BALTIMORE (WJZ) — At least two lawmakers in Baltimore County want more restrictions on who is allowed to see police body camera footage, but the ACLU has concerns.

Ava-joye Burnett speaks with a councilman who says this change is all about safety.

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As they are now becoming more available to police departments, body cameras are giving the public a first-hand look at how officers perform on the job.

As Maryland law stands now, the citizens and the media can request body camera video, and then eventually view it if their request is approved.

Councilman Todd Crandell of Dundalk and Councilman Wade Kach of Cockeysville are sponsoring a measure that would urge the General Assembly to consider statewide legislation that would regulate when the public could view such footage “without trampling upon the overarching goal of transparency” in police-community relations.

Councilman Crandell says it’s a layer of protection for innocent victims and bystanders for their privacy. But the ACLU of Maryland says state law already provides sufficient privacy protections. The ACLU has opposed legislation to limit access to police video. They say its critical that the public be able to view police interactions with citizens.

Councilman Kach is concerned criminals will abuse the system and use the video to survey what’s in people’s homes, then carry out burglaries.

Kach says that’s why he wants state lawmakers to act and restrict access to police body cam video.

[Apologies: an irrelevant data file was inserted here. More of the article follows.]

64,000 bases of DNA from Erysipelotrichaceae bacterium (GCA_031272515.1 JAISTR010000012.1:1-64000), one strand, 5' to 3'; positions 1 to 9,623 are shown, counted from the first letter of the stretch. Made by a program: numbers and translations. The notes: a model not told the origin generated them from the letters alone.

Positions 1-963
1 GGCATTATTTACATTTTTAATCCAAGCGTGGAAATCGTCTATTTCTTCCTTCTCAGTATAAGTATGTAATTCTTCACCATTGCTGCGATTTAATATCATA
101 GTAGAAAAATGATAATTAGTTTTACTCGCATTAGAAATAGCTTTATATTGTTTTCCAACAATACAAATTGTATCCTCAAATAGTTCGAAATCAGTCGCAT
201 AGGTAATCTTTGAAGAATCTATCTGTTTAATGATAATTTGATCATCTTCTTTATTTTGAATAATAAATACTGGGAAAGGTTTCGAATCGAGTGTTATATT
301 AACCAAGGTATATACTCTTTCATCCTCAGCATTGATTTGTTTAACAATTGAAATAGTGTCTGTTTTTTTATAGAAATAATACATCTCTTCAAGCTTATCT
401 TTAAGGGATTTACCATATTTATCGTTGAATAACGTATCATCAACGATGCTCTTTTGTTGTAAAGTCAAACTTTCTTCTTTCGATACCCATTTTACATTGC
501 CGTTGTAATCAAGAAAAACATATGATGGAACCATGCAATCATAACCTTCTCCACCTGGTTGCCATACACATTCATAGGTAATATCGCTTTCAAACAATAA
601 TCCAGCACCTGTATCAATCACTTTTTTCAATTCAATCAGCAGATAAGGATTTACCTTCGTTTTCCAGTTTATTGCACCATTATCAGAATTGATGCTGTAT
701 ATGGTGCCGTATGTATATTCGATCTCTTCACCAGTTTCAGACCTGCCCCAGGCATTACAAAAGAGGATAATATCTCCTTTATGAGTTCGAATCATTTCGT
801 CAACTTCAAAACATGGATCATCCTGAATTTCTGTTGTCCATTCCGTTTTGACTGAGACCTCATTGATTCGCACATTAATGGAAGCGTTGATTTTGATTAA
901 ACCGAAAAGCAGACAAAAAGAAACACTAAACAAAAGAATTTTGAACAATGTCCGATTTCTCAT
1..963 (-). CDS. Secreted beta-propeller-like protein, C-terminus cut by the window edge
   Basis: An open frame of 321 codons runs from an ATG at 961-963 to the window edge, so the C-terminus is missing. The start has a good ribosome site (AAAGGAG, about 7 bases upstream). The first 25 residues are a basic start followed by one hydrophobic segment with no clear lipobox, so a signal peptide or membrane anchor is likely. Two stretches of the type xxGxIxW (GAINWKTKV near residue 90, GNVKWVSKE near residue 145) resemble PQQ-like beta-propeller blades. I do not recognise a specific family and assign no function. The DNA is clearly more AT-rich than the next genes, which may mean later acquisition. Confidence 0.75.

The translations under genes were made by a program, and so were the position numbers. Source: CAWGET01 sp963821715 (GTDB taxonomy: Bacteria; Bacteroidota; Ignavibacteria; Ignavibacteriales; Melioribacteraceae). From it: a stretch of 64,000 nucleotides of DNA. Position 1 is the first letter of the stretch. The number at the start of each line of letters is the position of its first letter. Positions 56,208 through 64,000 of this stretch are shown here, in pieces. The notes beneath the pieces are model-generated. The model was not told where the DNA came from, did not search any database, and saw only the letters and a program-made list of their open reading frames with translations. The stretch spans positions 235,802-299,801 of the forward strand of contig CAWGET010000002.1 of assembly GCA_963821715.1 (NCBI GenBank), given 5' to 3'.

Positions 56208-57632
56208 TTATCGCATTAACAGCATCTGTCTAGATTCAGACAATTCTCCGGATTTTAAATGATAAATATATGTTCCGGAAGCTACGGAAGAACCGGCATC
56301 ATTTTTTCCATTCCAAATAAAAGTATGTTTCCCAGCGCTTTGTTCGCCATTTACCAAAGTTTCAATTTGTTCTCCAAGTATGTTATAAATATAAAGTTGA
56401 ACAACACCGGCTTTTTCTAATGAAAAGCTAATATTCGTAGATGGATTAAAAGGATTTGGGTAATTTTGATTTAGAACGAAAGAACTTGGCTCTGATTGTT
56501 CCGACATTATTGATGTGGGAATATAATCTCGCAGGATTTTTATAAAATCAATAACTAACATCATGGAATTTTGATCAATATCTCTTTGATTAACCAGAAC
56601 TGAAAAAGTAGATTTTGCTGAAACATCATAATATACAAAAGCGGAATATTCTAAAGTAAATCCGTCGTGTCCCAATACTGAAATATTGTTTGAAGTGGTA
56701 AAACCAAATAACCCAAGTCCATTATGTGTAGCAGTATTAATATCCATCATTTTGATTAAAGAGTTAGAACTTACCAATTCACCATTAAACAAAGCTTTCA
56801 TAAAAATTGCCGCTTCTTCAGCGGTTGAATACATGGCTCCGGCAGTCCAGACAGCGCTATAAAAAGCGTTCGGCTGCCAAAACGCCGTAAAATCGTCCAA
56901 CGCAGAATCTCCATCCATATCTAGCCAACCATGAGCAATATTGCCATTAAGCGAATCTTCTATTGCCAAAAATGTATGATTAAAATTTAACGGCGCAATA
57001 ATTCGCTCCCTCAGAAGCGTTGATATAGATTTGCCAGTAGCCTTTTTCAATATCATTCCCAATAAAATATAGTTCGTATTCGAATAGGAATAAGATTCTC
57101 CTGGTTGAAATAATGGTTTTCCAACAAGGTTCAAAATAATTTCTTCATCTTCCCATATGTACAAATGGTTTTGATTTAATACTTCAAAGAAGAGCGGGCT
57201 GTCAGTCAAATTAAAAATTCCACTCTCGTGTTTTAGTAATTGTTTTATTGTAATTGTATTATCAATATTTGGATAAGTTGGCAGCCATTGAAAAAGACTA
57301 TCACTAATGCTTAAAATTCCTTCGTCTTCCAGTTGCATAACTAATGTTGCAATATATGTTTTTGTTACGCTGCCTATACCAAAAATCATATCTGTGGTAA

“I am not trying to withhold these tapes from anyone who has a legitimate reason to want to see them, it’s for people who their privacy could be invaded,” says Councilman Kach.

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If the council approves this resolution, it moves on to the General Assembly, but state lawmakers have rejected similar bills.

Earlier this year, a bill failed that would have required law enforcement agencies to withhold video footage from the public in a variety of police incidents.

The ACLU of Maryland has fought for more public access to police body camera video.
They believe the law is just fine the way it is, and more limitations are unnecessary.

“We have from the beginning noted and been concerned about the potential privacy implications of body cameras; but, we also recognized that existing law gave police departments ample authority to address those concerns,” says David Rocah with the ACLU.

Last year, Missouri legislature passed a bill that would allow the general public to only be able to access body-cam video taken in public spaces, and footage taken in private places would be accessible only to those captured in the footage, their families, or legal council.

County officials say the Police Department has finished training and distributing body cameras to about 1,400 officers.

The Baltimore County Council will vote on the resolution next week. Councilman Kach says the State’s Attorney also supports the measure.

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Ava-joye Burnett